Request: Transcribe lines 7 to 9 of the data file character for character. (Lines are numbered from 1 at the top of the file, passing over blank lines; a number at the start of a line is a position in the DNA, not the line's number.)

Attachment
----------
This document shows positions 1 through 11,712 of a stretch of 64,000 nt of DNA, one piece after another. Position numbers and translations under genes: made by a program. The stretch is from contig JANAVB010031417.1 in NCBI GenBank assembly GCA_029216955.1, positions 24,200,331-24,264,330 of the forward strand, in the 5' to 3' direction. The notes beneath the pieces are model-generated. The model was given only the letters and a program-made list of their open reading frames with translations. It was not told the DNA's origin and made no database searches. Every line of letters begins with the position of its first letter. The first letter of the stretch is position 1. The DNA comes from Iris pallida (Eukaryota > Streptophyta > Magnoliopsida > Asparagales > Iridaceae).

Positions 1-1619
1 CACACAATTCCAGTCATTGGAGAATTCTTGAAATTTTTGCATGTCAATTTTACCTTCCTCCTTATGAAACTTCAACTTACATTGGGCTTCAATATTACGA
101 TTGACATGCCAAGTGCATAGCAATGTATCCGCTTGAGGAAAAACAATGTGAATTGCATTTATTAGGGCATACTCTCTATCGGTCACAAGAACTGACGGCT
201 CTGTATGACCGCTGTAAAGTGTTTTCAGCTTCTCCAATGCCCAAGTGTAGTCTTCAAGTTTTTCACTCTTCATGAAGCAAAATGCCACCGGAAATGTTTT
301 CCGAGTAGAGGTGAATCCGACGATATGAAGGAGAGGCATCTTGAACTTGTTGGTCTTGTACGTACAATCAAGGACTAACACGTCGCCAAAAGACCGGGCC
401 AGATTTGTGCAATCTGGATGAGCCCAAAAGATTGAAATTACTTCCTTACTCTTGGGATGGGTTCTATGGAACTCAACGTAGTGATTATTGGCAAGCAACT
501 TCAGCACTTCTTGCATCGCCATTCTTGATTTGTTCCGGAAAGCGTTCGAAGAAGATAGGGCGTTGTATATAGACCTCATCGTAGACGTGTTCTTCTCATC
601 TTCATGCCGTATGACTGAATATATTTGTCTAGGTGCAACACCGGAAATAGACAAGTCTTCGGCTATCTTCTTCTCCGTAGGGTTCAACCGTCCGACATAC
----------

401 AGATTTGTGCAATCTGGATGAGCCCAAAAGATTGAAATTACTTCCTTACTCTTGGGATGGGTTCTATGGAACTCAACGTAGTGATTATTGGCAAGCAACT
501 TCAGCACTTCTTGCATCGCCATTCTTGATTTGTTCCGGAAAGCGTTCGAAGAAGATAGGGCGTTGTATATAGACCTCATCGTAGACGTGTTCTTCTCATC
601 TTCATGCCGTATGACTGAATATATTTGTCTAGGTGCAACACCGGAAATAGACAAGTCTTCGGCTATCTTCTTCTCCGTAGGGTTCAACCGTCCGACATAC